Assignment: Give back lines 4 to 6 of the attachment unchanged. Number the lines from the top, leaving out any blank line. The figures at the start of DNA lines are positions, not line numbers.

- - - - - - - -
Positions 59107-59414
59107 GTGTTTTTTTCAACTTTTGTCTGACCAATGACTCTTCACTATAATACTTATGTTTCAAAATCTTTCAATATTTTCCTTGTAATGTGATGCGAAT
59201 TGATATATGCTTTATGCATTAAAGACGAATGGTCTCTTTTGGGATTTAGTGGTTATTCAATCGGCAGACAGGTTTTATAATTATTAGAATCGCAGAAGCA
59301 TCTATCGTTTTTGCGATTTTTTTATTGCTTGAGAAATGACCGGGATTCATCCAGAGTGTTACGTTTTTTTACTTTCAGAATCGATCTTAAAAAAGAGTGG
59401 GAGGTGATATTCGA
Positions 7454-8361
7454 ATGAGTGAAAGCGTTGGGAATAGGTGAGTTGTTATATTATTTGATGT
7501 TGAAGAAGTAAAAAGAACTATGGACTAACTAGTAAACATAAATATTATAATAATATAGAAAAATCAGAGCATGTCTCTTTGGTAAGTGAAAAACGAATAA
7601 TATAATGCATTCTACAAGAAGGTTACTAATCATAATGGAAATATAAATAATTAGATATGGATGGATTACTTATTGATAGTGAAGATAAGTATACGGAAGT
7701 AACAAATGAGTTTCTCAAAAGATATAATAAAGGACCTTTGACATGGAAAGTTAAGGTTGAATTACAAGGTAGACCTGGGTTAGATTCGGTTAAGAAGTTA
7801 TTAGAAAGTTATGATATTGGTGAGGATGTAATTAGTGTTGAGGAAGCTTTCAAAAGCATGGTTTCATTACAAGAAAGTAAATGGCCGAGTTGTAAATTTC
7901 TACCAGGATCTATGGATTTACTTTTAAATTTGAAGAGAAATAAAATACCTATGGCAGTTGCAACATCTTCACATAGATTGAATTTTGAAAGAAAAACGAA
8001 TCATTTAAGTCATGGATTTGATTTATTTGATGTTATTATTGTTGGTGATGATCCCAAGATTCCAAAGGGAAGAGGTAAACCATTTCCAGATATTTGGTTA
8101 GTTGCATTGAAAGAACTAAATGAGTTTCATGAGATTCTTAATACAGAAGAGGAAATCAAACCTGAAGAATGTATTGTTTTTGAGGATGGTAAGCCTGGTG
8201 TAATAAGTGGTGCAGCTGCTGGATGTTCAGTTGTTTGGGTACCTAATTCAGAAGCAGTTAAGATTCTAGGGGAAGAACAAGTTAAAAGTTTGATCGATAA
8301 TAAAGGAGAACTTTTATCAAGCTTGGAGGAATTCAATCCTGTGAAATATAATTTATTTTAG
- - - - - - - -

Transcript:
59301 TCTATCGTTTTTGCGATTTTTTTATTGCTTGAGAAATGACCGGGATTCATCCAGAGTGTTACGTTTTTTTACTTTCAGAATCGATCTTAAAAAAGAGTGG
59401 GAGGTGATATTCGA
Positions 7454-8361